Explore the must-see institutions on the majestic Benjamin Franklin Parkway.
Philadelphia’s collection of art museums is located along the Benjamin Franklin Parkway, dubbed “Museum Mile” and modeled after the Champs-Élysées in Paris. Some of the city’s most famous sights can be found here, with the Swann Memorial Fountain in Logan Circle as the centerpiece.
Here is a list of the cultural masterpieces along Philadelphia’s Ben Franklin Parkway:
The striking, neoclassical structure that sits at the top of the Parkway holds more than 2,000 years of paintings, sculpture, decorative arts and architectural settings from Europe, Asia and the Americas. Highlights include the world’s largest and most important collection of works by Marcel Duchamp and the greatest collection of sculpture by Constantin Brancusi outside Europe.
Dedicated to the art of French sculptor Auguste Rodin, the museum houses one of the largest collections of Rodin sculptures outside of Paris. “The Thinker” sits in front of the museum contemplating two of the many masterpieces within the intimate museum’s gates, “The Burghers of Calais” and “The Gates of Hell.”
Enter to see the world’s largest private collection of Impressionist and post-Impressionist masterpieces. This extraordinary collection features pieces by Renoir, Cézanne and Matisse, providing a depth of works by these artists unavailable elsewhere. Works by Picasso, Seurat, Rousseau, Modigliani, Soutine, Monet, Manet and Degas complement Native American pottery, Pennsylvania German decorative furniture and various ceramics and metalwork, as well as sculpture and art from Mexico, China, Africa, early Greece and Rome. The Barnes Foundation invites visitors to explore connections between masterpieces by way of “wall installations” inspired by its founder, Dr. Albert C. Barnes.
Explore the oldest natural history museum in the Americas when you dig for dinosaur fossils, stroll among live butterflies, touch live animals and take behind-the-scenes tours. The Academy’s working scientists spend their days focusing on critical global issues in biodiversity, evolution, and environmental science and their research efforts provide accurate, real-time scientific information to the public on environmental and sustainability matters.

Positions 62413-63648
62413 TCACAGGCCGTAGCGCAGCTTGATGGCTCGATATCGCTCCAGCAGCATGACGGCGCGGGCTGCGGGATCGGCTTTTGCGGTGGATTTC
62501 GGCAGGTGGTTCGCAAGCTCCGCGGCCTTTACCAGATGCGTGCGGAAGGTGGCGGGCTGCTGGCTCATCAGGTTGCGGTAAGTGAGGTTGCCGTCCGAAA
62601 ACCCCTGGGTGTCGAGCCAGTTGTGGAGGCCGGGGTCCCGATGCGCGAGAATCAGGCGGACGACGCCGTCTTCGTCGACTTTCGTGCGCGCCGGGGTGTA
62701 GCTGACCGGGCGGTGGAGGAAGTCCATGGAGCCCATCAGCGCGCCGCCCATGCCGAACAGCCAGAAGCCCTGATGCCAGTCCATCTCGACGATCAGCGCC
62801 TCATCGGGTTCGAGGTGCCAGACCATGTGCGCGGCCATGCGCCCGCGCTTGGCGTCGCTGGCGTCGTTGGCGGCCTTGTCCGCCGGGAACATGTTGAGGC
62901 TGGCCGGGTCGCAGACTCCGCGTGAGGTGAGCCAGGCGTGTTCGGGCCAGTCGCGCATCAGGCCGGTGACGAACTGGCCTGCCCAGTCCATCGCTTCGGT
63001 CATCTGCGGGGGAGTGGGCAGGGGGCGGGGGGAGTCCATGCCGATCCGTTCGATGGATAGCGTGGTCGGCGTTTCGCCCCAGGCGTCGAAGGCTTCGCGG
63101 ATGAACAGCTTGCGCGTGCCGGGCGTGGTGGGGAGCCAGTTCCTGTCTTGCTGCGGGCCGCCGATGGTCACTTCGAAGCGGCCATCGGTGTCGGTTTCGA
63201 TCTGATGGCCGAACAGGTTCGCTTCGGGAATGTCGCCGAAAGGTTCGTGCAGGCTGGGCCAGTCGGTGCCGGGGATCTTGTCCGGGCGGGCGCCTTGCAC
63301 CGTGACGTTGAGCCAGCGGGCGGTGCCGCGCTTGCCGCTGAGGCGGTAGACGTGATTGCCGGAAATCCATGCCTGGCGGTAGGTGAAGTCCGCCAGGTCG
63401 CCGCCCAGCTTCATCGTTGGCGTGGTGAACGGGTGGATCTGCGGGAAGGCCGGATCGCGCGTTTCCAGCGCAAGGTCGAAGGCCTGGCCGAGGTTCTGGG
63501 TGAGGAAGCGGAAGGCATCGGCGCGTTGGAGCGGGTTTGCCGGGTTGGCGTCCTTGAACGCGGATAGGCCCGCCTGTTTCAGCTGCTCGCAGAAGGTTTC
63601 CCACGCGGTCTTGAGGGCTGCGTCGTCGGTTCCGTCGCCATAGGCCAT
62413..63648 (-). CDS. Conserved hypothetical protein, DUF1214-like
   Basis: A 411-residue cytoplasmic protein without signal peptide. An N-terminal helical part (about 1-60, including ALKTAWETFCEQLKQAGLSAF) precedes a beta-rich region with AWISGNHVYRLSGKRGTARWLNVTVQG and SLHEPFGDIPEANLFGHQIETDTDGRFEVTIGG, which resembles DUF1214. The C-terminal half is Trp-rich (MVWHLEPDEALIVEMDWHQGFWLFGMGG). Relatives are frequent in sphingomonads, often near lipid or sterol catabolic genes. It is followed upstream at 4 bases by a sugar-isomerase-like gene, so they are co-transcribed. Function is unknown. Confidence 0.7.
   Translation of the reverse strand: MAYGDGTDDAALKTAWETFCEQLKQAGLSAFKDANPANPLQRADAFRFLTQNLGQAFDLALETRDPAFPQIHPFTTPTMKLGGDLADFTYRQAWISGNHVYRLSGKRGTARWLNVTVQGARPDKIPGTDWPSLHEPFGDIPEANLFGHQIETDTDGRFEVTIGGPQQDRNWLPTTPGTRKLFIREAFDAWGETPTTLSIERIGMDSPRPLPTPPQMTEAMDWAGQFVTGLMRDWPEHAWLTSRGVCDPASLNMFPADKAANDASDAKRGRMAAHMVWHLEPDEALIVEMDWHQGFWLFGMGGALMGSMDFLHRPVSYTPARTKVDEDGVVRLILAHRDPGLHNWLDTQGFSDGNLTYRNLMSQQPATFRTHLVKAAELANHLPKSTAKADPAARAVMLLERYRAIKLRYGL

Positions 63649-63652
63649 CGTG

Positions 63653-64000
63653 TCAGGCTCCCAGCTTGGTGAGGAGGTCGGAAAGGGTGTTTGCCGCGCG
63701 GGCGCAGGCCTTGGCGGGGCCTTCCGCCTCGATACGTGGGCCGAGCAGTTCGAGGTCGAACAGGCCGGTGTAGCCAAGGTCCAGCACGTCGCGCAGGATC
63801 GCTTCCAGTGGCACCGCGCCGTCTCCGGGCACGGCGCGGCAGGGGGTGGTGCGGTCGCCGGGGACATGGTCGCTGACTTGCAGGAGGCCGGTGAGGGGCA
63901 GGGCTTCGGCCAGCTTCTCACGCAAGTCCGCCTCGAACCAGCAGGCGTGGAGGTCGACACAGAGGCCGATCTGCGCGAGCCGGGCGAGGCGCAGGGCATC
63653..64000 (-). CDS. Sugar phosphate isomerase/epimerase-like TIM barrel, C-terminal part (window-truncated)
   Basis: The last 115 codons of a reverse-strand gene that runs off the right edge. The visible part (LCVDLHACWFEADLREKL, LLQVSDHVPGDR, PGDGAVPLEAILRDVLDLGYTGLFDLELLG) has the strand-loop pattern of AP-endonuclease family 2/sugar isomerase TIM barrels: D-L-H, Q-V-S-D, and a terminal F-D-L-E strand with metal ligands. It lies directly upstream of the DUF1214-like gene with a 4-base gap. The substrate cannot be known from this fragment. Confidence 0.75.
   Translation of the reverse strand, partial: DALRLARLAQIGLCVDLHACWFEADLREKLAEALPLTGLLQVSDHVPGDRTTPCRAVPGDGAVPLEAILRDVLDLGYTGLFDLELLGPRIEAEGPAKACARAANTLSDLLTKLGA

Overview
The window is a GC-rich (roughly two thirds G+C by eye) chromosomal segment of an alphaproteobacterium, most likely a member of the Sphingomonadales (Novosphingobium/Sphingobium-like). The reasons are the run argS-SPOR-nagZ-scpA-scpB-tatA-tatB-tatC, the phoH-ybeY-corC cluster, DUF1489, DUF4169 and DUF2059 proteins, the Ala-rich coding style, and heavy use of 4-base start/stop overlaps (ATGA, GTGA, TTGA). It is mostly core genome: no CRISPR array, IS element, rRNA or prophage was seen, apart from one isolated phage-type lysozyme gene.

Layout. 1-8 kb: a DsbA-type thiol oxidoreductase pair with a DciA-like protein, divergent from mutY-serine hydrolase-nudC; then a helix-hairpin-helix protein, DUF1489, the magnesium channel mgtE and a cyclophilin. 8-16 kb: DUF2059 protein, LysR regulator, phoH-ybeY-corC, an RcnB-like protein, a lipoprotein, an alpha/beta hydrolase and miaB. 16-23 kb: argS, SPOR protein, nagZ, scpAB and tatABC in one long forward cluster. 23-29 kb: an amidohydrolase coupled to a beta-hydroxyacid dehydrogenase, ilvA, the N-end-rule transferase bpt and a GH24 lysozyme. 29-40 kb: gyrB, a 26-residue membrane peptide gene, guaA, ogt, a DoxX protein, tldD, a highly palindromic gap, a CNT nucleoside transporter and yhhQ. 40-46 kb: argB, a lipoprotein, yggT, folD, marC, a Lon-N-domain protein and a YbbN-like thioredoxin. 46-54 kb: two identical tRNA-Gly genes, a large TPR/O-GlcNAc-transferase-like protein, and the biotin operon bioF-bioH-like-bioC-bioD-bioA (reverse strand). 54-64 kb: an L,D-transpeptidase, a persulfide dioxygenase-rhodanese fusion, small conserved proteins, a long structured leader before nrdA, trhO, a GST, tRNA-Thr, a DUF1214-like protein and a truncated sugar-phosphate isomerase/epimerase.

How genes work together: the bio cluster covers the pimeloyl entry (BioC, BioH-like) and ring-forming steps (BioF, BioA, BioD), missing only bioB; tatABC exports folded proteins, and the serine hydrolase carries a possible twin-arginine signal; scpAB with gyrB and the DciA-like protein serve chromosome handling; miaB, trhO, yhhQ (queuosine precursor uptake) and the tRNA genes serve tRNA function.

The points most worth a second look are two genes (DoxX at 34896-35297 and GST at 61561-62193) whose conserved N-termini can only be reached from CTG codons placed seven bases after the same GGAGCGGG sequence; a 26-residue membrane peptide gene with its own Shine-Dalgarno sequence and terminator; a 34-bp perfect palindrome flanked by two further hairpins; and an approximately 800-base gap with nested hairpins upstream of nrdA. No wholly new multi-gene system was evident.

One of the oldest and premier centers of science education and development in the United States, the Franklin Institute was founded in 1824 and was designed to inspire a passion for science in the spirit and honor of American scientist, Benjamin Franklin. Featuring 12 permanent exhibits (including Your Brain), a giant heart, the Fels Planetarium, an IMAX Theater, and much more, the popular museum provides hands-on learning experiences that introduce and reinforce key science concepts in creative and engaging ways.
Founded in 1848 as the first and only women’s visual arts college in the nation, the school was established to prepare women to work in the new industries created during the Industrial Revolution. The Galleries at Moore introduce the work of significant regional, national and international artists to the community through distinctive exhibitions and educational programs and is open to the public, free of charge.
In 1891, William Pepper Jr., a physician and longtime Provost of the University of Pennsylvania, chartered “a general library which shall be free to all.” Following several locations throughout Philadelphia, the grand Beaux-Arts building on Logan Square, designed by Julian Abele, opened in 1927. Special collections include a rare book department (with one of the world’s most renowned Charles Dickens collections), the largest lending library of orchestral performance sets in the world, and an extensive research collection of children’s literature published after 1836.
Located at 18th Street and the Benjamin Franklin Parkway, the largest Catholic church in Pennsylvania and head church of the Roman Catholic Archdiocese of Philadelphia was built from 1846-1864. Listed on the U.S. National Register of Historic Places, the cathedral is modeled after the Lombard Church of St. Charles (San Carlo al Corso) in Rome and was designed by Napoleon LeBrun, who also designed Philadelphia’s Academy of Music. The cathedral has been the site of two papal Masses, one celebrated by Pope John Paul II in 1979, and the other by Pope Francis in 2015.
The first and oldest art museum and art school in the U.S., PAFA was founded in 1805 by Charles Wilson Peale and houses a renowned collection of American paintings from the 1760s to the present. The Victorian Gothic building was designed by architect Frank Furness and is a National Historic Landmark.
In 2021, Philadelphia’s Museum Mile will welcome a new addition to its already impressive collection of institutions, as plans for a sanctuary highlighting the works of sculptor Alexander Calder were recently announced.
Cover photo by C. Kao for Visit Philadelphia.